Ashoka, the global association of the world’s leading social entrepreneurs, has elected more than 2,000 leading social entrepreneurs as Ashoka Fellows, providing them with living stipends, professional support, and access to a global network of peers in more than sixty countries.
In examining the work of these Ashoka Fellows, a question comes to mind: How do social entrepreneurs compare with commercial entrepreneurs?
A recent research project conducted by Colleen Post (MBA ’03, BFA ’00), associate director, Pino Center, and adjunct professor in entrepreneurship, management, and international business; and her colleague, Moriah Meyskens, a PhD student studying management and international business in the College of Business Administration, took on this query and in the process created a database of social entrepreneurs.
“Our research is one of the few larger-scale empirical studies of social entrepreneurs,” Post said. “Much case work has been done, but the field needs more quantitative research. We hope this database will help drive it in that direction.”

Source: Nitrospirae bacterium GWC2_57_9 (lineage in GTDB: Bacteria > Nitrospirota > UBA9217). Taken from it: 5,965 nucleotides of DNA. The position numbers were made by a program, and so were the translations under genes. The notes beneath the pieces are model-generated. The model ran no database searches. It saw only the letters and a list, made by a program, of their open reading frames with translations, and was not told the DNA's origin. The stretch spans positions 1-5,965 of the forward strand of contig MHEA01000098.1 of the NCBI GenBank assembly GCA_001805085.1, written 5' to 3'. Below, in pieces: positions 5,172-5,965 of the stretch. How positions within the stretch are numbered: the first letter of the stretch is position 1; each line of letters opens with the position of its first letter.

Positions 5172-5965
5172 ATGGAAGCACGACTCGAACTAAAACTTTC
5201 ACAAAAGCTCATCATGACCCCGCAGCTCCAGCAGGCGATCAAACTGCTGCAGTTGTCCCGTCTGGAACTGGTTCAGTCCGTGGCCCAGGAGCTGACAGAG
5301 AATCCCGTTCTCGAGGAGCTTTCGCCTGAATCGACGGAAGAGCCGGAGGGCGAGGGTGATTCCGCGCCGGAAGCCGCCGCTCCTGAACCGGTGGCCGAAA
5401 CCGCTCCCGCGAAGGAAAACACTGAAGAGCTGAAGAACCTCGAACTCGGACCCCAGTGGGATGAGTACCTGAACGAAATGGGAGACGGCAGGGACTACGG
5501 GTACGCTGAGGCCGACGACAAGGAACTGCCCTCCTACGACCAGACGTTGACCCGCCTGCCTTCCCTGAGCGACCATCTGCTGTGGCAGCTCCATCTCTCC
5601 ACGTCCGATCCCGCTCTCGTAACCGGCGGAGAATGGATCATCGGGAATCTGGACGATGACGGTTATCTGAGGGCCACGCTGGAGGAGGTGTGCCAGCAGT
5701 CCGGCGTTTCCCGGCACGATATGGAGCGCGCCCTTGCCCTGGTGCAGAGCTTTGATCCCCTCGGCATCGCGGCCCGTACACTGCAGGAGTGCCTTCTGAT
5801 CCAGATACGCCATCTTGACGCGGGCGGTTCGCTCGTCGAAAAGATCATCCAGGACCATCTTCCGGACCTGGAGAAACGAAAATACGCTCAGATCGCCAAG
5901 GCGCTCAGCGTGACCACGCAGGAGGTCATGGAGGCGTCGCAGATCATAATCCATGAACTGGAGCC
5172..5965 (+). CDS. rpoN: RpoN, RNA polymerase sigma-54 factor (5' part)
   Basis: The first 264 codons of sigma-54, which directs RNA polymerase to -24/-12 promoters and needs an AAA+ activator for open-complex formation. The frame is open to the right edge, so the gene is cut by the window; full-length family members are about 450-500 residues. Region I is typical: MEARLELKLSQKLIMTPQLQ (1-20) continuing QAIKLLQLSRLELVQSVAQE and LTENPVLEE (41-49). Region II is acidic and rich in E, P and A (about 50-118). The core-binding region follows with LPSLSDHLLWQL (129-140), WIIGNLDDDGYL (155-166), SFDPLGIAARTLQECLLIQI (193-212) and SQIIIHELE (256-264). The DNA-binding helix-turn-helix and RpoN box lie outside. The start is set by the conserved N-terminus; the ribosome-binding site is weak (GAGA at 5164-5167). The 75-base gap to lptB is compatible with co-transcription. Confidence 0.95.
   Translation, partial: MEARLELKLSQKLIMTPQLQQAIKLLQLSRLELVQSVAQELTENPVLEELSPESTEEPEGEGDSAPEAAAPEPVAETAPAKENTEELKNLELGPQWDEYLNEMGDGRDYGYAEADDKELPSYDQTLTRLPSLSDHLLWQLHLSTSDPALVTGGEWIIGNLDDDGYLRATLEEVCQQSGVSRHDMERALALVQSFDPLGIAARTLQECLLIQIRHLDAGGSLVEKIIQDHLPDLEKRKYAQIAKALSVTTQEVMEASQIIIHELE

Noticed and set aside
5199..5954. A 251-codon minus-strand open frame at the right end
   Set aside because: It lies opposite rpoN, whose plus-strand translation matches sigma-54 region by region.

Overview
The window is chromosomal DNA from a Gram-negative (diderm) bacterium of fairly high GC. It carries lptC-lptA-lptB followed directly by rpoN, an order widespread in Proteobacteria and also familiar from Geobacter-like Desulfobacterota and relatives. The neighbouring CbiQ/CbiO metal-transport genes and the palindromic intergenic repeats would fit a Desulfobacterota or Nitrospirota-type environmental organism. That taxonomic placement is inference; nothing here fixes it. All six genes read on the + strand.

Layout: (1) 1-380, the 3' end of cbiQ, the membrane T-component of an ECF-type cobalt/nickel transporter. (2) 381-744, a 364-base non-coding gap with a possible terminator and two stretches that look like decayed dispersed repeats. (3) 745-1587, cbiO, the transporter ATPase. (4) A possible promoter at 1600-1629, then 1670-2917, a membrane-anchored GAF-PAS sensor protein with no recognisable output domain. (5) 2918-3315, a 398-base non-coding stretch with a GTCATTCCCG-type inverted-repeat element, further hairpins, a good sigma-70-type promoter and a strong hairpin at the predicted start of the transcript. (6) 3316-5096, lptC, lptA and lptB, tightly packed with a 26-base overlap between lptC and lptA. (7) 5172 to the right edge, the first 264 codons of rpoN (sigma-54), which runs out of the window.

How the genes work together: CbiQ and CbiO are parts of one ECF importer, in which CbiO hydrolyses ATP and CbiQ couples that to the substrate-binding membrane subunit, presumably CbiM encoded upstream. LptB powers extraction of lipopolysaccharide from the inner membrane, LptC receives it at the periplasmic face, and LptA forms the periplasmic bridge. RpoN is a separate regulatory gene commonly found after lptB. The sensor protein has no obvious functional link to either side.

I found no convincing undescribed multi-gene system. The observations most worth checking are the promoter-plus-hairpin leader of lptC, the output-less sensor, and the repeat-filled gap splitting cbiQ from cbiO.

The study focuses on identifying patterns and relationships surrounding the strategies employed by social entrepreneurs and their ventures and comparing them to existing patterns and relationships previously identified in commercial entrepreneurship-related literatures.
The findings, which indicate that social entrepreneurs demonstrate similar patterns to commercial entrepreneurs, are assessed through two different lenses of analysis—alliances and knowledge management. Statistically significant relationships were found between alliances, funding sources, innovation, and ease of replication.
The research report, entitled “Social Venture Strategy from a Global Perspective: An Exploratory Study Assessing Ashoka Fellows,” was accepted for presentation at the prestigious 2008 Babson College Entrepreneurship Research Conference held June 4-7, 2008, at the Kenan-Flagler Business School, The University of North Carolina at Chapel Hill.